Monday, October 30, 2006

The Manufactured Image: A Microcosm

For a primer, read my previous post.

Let me focus on one problem that will be a microcosm that mirrors the larger issues at hand. As I noted yesterday one of the things that big budget CG imagery lacks is a sense of connectedness. For years called “stiffness” or “coldness” by reviewers, CG has had a difficult time warming the eyes of it’s viewers. It’s not universally true of all CG projects. There are some smaller groups, short projects or individual artists who are doing some very fresh things artistically in CG, so the problem isn’t the medium. And I do think occasionally feature films do a fair job of creating pleasing imagery for many scenes (I’ll show some in later posts). But the klunky nature of the imagery in CG happens much more than it ought to. Why? As I said in my previous post, I think the system in which the images are made has flaws- it is a manufacture & assemble system. And even how we pose and animate characters in CG is a micro-mirror of this problem- the assembled image is made from characters whose poses are assemblies of many controls and parts.

For example, check out Ogre Fiona’s face, arguably the better of the bunch in the promo image from Shrek 3.


Yet it doesn’t completely work for some reason. Why? Well, it’s two emotions on different sides of her face. This side says one thing…

fiona R.jpg
And this says something else…

fiona L.jpg

Let’s examine how one creates poses and animation in CG. In CG every part of the facial control system (in fact every system) is isolated. That current paradigm has been necessary so that you can get the detailed control you need to get the shapes you need. But ultimately these things are just very complex articulated puppets with many restrictions to their ability to change shape. They have more variables to control than any other form of animated character. The most complex stop motion puppets have a miniscule fraction of the control of Cg puppets. Handdrawn characters are as direct as the tip of a pencil. Clay characters are totally malleable directly with your fingers. Animating Cg characters is a bit like handling uranium. You touch them only through thick gloves inside a box. One friend of mine, a 10+ year Disney veteran animator, described that his experience animating CG characters was about as easy and elegant as “drawing with boxing gloves on”. So we have these nifty digital toys- highly detailed, almost infitely subtle- yet burdened under their own complexity. Again bright minds are working to install a new paradigm of creating shape and form with these puppets, but for now the current system reigns.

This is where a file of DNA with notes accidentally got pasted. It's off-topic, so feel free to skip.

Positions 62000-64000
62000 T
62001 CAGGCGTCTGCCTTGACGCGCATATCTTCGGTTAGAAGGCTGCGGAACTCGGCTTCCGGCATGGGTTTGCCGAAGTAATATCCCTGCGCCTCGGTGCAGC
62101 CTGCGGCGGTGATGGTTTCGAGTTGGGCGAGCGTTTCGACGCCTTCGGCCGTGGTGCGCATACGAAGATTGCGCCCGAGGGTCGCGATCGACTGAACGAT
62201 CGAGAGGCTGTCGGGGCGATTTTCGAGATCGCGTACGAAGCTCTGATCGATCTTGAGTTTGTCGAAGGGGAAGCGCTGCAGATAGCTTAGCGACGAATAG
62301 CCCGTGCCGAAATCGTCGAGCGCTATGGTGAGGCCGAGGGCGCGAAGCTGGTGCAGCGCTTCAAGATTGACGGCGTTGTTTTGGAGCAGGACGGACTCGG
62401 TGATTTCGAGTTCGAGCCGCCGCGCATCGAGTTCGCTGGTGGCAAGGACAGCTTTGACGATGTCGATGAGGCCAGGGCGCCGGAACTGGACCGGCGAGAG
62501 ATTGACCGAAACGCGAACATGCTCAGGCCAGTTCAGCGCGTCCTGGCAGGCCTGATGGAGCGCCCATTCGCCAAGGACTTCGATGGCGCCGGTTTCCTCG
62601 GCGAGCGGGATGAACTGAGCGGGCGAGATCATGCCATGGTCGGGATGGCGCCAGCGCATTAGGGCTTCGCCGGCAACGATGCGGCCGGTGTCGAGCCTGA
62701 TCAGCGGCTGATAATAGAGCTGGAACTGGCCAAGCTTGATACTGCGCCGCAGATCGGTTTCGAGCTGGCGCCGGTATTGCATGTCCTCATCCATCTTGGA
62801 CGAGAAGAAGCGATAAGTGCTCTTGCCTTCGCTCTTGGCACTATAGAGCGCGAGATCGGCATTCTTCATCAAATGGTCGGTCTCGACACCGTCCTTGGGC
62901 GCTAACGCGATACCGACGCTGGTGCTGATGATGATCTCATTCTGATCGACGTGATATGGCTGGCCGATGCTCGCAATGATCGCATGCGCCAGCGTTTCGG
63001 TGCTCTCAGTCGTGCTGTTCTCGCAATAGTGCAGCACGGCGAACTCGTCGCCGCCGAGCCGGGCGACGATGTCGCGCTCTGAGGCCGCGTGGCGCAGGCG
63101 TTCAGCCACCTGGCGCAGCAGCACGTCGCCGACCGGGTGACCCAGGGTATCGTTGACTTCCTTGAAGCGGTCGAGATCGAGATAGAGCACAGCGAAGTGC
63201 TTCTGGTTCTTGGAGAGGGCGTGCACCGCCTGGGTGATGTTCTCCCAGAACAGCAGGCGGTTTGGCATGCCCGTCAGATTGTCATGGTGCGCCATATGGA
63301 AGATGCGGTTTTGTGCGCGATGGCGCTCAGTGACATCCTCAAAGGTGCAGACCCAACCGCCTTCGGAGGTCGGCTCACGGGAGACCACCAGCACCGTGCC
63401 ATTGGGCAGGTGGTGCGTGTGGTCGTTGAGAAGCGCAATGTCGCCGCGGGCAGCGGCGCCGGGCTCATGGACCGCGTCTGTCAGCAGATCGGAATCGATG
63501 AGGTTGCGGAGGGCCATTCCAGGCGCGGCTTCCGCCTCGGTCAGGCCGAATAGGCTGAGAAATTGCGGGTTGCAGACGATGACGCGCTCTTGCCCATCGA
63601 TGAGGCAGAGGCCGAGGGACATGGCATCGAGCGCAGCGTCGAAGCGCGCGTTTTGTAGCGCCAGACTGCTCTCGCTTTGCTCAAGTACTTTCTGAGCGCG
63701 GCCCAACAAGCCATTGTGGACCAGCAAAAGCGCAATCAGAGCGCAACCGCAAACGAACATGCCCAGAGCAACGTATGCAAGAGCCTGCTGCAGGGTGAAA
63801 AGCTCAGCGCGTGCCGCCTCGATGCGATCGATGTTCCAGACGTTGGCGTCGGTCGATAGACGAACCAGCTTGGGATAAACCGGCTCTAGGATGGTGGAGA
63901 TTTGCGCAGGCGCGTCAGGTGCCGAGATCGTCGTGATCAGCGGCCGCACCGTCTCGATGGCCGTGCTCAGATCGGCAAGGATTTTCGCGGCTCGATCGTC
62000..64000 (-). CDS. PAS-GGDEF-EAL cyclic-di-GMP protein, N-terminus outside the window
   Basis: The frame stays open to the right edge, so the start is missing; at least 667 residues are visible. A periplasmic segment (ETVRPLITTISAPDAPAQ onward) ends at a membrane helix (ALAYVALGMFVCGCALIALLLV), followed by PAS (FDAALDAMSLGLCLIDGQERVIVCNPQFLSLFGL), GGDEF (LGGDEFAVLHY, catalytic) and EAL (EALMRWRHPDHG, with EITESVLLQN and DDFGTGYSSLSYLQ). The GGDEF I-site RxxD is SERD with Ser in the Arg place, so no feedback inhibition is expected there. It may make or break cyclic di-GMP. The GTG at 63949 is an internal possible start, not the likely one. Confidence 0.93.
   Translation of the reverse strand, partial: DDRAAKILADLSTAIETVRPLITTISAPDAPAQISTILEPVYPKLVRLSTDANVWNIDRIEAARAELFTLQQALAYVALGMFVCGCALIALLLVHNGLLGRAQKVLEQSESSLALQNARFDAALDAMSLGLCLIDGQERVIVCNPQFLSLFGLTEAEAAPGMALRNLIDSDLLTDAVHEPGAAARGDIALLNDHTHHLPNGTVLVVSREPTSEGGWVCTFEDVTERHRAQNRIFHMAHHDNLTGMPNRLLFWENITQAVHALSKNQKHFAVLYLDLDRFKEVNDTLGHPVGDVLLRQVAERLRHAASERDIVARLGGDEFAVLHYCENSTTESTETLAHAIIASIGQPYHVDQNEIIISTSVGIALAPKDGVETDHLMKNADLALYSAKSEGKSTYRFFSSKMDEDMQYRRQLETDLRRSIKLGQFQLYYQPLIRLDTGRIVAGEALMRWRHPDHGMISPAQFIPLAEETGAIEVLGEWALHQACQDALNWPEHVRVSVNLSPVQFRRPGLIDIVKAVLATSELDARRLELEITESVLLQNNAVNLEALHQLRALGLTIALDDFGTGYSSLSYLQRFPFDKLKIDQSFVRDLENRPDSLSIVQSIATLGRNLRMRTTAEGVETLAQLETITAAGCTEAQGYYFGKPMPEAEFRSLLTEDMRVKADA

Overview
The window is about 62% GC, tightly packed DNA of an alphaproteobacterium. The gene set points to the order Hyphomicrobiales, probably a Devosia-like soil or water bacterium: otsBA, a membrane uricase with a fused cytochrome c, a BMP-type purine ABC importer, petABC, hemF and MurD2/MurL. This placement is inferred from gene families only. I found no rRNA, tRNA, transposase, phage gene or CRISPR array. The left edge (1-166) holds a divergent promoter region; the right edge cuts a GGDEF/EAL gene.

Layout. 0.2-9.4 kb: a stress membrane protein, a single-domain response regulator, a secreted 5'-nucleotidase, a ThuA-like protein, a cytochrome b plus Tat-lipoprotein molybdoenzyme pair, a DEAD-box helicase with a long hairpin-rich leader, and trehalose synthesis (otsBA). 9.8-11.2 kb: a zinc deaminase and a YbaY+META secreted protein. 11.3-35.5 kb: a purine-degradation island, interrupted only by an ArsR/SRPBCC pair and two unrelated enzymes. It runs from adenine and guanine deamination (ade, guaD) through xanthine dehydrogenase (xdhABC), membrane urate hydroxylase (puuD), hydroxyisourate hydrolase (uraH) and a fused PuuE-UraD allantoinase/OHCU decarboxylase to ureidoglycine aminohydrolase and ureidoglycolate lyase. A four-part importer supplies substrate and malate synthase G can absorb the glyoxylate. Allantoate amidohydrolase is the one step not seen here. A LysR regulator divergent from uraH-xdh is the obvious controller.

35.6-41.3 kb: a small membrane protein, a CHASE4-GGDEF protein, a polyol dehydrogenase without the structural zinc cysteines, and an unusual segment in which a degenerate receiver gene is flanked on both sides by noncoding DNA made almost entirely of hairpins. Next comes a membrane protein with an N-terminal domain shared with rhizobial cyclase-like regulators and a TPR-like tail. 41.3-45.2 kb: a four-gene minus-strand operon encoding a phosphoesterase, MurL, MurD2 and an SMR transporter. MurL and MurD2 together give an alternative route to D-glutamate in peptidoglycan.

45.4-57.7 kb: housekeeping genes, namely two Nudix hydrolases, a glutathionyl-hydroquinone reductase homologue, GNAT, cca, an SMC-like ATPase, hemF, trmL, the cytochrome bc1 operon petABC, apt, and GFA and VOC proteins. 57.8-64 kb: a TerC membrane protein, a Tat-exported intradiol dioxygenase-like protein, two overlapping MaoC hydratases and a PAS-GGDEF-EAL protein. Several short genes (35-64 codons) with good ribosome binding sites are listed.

The reality is that which is so easy to get in one clean line in a drawing is accomplished by an arrangement of multiple rigid elements in CG. So how we even pose the characters is an assembly of moved parts to create a sense of something alive and breathing. The best CG animators can rise above this limitation, many others lack the experience to do much more than get all the kinks out of their motion. With so many disparate and isolated pieces to move it’s a huge workflow challenge to make everything feel like it’s moving together, motivated by will or emotion and with purpose (this one fact alone accounts for perhaps 90% of the cost of cleaning up CG animation.) Many younger and less experienced animators working in film (and there are a lot) are doing all they can to just get the basic stuff working right. Never mind thinking about a higher plane of existence. If we could find ways to allow animators to work at the speed of thought on creating these performances and set them free from the assembly or parts paradigm then we can tap into a wide talent pool that currently is stifled by the technology.

1 comment:

Keith Lango said...

original comments here...